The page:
Whatever lies ahead for the stunning and audacious Ms. Halseth, it’s got to be more comfortable than that photo shoot where she was sprawled out on a dry and dusty lake bed.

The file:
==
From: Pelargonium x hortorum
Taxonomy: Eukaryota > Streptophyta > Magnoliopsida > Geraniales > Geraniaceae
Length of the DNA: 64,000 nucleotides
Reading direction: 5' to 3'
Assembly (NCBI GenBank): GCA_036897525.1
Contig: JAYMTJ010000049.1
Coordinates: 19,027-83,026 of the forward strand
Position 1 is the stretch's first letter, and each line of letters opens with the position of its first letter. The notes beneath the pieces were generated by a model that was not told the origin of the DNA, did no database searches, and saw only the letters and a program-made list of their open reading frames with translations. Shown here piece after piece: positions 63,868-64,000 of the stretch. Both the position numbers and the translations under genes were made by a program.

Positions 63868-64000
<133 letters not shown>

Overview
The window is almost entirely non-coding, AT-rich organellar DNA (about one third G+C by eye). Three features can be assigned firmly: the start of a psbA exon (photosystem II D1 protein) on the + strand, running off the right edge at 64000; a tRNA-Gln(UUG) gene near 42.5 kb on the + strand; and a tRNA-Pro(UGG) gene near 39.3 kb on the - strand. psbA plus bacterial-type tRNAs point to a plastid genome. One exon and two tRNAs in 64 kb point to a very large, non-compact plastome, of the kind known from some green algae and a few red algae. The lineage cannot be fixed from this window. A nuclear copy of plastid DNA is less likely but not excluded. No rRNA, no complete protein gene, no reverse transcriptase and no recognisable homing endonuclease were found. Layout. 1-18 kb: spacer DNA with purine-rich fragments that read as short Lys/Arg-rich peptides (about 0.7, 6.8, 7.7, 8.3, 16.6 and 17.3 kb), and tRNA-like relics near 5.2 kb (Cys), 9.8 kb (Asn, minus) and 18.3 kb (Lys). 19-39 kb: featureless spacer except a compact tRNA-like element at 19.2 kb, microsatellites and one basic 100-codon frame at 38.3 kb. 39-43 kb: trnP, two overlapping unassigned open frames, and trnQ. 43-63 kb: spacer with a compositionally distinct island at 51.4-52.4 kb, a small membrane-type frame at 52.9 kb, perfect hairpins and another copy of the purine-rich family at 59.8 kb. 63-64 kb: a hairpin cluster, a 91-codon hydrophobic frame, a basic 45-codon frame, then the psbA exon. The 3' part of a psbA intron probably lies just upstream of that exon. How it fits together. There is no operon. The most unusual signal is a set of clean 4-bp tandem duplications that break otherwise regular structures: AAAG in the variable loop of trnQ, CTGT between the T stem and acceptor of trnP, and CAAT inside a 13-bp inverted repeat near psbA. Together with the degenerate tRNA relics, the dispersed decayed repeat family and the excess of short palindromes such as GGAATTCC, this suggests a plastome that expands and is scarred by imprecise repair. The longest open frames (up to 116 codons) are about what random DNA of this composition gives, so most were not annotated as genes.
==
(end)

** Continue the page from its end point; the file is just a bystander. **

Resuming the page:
Whenever one hears that someone is stepping down from a high-profile government position in order to spend more time with their family, the inclination is to wonder what incriminating pictures have been snapped or what kind of indictment is about to be unsealed. Not many people willingly walk away from positions of power. But that’s exactly what <strong>Dale Erquiaga</strong> is doing. It has already been reported that Erquiaga is leaving his job as senior advisor to Gov. Brian Sandoval because his work in Carson City keeps him away from his children, who live in Arizona. For once, it looks like that explanation is true and legit. Other than Sandoval himself, no one in the administration deserves more credit for the steady, adult-level leadership thus far in Sandoval’s term than Erquiaga, a native Nevadan whose work as a journalist helped create positive relationships with the Nevada press corps, and whose experience with R&R Partners helped him understand how to sell big ideas to the public. Not surprisingly, Erquiaga’s job duties will be assumed by two people. His last day is July 6, and no one will miss him more than the governor. … Some <strong>big-time spooks</strong> are heading to town. IRVA, the International Remote Viewing Association, is holding its annual conference at Green Valley Ranch Friday through Sunday. The idea that anyone would take remote viewing seriously has been widely ridiculed, outright dismissed by some critics, and yet these psychic techniques have been proven beyond any doubt to be frighteningly effective. They were, after all, developed by the CIA and later by Army Intelligence. Many of the remote viewers whose experiences were chronicled in the book and movie <em>The Men Who Stare At Goats</em> and whose work for three-letter government agencies remains largely classified, will be at the conference, swapping stories and speaking publicly about some of the stuff that has been declassified. They are the real deal, though there will be a few profiteers and psychic hucksters in the mix, as well. The public is invited, though there is a fee. If you have to hear just one or two presentations, check out Dr. Russell Targ, one of the co-founders of remote viewing, or keynote speaker and CIA consultant Dr. Kit Green (as close to a real-life Fox Mulder as you will ever see). … For those of you wondering about <strong>my long-hauling incident</strong> at McCarran International Airport, here’s an update. The Taxicab Authority is following up my complaint about Nellis cabbie Hanjour. I’ve been interviewed by a TA investigator and was also contacted by several high-ranking folks in state government. Will let you know where it all leads. … Is it possible that local Republicans are using <strong>Steve Wark</strong> in decision-making capacities these days? Does the GOP read the paper or watch TV news?. … Knappster had a chance to watch the premier episode of <em><strong>Vegas</strong></em>, the new CBS show about former Sheriff Ralph Lamb, which debuts in September. It’s a barn burner and sure has the feel of a big hit. …